How to find angle of launcher in order to hit target?

  • Thread starter LexRunner
  • Start date
  • #1
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This is the problem:
I have a marble launcher that is 1.17 m tall and it needs to hit a target that is 3.645 m away. What should the angle of the launcher be set to in order to hit the target?
*Marble is launched at a height of 1.17 m.

What I don't understand:
How can I solve this without the velocity? Am I suppose to find the velocity? And how do I find it?
After I do find the velocity, how am do I find time? Do I plug the info into this equation: d=vit + 0.5at2 to find the time? Then I am completely lost because I don't know what to do to find the angle.

Please I need help. It is 12:30 AM and I have a graded lab on this tomorrow.
 

Answers and Replies

  • #2
Dnomyar
Gold Member
29
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http://en.wikipedia.org/wiki/Trajectory_of_a_projectile

for various formulae, but I couldn't see the one you were using.

You are right, you need to specify the velocity - it may be part of the trick, in the question.

I would simply supply the angle and velocity to reach the target ( there would be many options ). As long as you present the calculations accurately, they couldn't mark you wrong whatever velocity you used .


Check your answers at
http://www.calctool.org/CALC/phys/newtonian/projectile

Good explanation here
http://www.instructables.com/answers/How-to-calculate-trajectory-of-projectile/
 
Last edited:
  • #3
tjmiller88
Gold Member
13
2
Hi LexRunner,

Yea it looks like you might be missing some info from your teacher.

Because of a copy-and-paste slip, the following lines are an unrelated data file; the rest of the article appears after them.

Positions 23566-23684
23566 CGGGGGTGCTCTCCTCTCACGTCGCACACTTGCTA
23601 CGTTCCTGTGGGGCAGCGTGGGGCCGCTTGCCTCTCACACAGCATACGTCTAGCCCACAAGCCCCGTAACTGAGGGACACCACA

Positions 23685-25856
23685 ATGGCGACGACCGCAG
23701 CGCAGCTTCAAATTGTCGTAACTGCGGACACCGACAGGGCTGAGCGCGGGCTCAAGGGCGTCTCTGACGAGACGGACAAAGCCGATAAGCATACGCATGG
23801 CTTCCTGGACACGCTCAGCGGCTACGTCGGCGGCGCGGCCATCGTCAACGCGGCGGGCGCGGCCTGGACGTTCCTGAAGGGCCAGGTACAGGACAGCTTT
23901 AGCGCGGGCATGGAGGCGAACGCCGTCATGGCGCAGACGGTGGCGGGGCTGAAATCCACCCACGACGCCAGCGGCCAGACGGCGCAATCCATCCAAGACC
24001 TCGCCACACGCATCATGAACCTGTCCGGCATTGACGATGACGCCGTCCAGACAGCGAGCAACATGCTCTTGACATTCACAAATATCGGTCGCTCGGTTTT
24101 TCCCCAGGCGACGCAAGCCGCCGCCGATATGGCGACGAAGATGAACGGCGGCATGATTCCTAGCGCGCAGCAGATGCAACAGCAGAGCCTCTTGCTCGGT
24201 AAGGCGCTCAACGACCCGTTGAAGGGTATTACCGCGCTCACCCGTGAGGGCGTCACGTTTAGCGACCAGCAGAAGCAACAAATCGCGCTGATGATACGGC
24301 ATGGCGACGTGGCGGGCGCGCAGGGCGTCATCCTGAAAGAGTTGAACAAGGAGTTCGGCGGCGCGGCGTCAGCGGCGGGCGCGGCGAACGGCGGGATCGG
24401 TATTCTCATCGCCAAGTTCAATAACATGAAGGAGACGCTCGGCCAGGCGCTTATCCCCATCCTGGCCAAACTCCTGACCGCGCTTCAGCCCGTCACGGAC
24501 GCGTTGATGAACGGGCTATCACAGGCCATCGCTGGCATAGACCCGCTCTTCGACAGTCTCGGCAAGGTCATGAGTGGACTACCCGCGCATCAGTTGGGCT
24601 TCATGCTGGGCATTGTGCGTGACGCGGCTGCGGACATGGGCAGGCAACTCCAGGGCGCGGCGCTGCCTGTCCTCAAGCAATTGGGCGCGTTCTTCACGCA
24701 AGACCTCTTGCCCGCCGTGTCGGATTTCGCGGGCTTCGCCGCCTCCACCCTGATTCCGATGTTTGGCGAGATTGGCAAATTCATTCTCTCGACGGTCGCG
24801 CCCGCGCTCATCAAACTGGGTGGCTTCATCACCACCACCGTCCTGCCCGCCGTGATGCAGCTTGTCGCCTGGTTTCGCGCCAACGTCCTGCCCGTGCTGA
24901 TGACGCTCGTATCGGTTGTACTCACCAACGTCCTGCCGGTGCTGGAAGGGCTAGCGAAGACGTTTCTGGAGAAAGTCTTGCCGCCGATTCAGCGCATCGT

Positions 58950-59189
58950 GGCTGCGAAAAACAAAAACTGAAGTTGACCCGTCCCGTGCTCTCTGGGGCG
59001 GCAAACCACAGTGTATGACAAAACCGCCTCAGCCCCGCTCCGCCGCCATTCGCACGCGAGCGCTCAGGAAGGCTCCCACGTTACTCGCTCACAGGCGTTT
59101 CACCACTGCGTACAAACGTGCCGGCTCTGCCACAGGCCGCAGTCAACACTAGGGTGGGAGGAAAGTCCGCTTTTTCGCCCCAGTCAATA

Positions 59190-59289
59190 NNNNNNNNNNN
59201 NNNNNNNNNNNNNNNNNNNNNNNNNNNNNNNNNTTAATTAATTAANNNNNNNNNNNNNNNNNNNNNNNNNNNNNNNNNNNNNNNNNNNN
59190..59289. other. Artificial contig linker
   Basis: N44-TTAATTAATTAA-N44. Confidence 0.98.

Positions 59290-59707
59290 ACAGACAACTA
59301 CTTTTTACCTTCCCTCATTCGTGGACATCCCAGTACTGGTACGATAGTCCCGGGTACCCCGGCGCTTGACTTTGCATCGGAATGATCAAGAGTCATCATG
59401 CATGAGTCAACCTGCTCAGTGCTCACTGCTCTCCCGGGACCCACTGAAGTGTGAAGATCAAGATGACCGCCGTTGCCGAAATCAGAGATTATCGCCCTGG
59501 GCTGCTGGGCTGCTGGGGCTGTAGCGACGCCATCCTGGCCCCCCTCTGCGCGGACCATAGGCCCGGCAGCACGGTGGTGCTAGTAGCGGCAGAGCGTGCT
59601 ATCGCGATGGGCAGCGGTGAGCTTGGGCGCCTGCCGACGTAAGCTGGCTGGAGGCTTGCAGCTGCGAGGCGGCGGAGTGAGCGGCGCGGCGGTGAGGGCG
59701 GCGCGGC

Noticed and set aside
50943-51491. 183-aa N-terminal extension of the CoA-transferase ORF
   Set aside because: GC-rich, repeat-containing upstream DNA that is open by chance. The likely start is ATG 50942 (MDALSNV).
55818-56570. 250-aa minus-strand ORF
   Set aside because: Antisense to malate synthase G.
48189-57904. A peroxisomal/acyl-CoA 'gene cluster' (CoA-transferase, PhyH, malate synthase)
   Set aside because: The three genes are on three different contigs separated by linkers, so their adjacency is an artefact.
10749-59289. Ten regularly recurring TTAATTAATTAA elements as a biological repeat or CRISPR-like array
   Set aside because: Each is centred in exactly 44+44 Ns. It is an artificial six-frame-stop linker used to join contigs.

What I would do is assign the velocity a variable called v0 to the initial velocity, and then solve the problem in terms of that. Then you can ask you teacher what that should be, and then plug in if needed.

Okay so your first step - you need to draw out the problem and label your x and y coordinates. Then label your angle θ. You have your target where you know x=3.645m and y=0 (I'm assuming).

From this point you will need to establish you x and y position equations in terms of t.

Once you have those, you know there is some time ttarget where x=3.645m and y=0. Based on that information you will be able to solve for θ in terms of v0.

A little bit hard to explain without a diagram - so if you're still stuck, PM me and I'll send you a link to a similar example problem I posted a while back. Hope this helps.
 
  • #4
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We actually did a lab a few days before where we did a zero degree launch. We set the marble launcher on top of the lab tables and launched the marble at 0 degree (horizontal launch). When I launched the marble, the x distance it traveled was 1.17m and the y height the marble was launched at was 3.645m. I did some calculations and found the time to be 4.88s and then found the velocity to 7.469m/s. Can someone check to see if the work I did was correct? And if it is, can I plug that velocity into my original problem to find the angle of launch?
 
  • #5
gneill
Mentor
20,925
2,866
We actually did a lab a few days before where we did a zero degree launch. We set the marble launcher on top of the lab tables and launched the marble at 0 degree (horizontal launch). When I launched the marble, the x distance it traveled was 1.17m and the y height the marble was launched at was 3.645m. I did some calculations and found the time to be 4.88s and then found the velocity to 7.469m/s. Can someone check to see if the work I did was correct? And if it is, can I plug that velocity into my original problem to find the angle of launch?

The numbers don't look right. A nearly 5 second "hang time" from a height of about 4 m should have triggered a suspicion!

Can you show your work?

EDIT: The numbers 1.17 m and 3.645 m show up twice in different contexts in this thread. In the first case 3.645 m was the distance to a target, in the latter case it was the height of the horizontal launch (which seems rather odd because, hey, who has a lab bench next to a 4 m high cliff?) . You first stated that 1.17 m is the launch height for your launcher, then you say 1.17 m is the horizontal distance traveled when the marble is launched horizontally from a height of 3.645 m. The repetition of the same numbers seems an unlikely coincidence.

I think you need to sort through your data and clearly identify which numbers are which...
 
Last edited:

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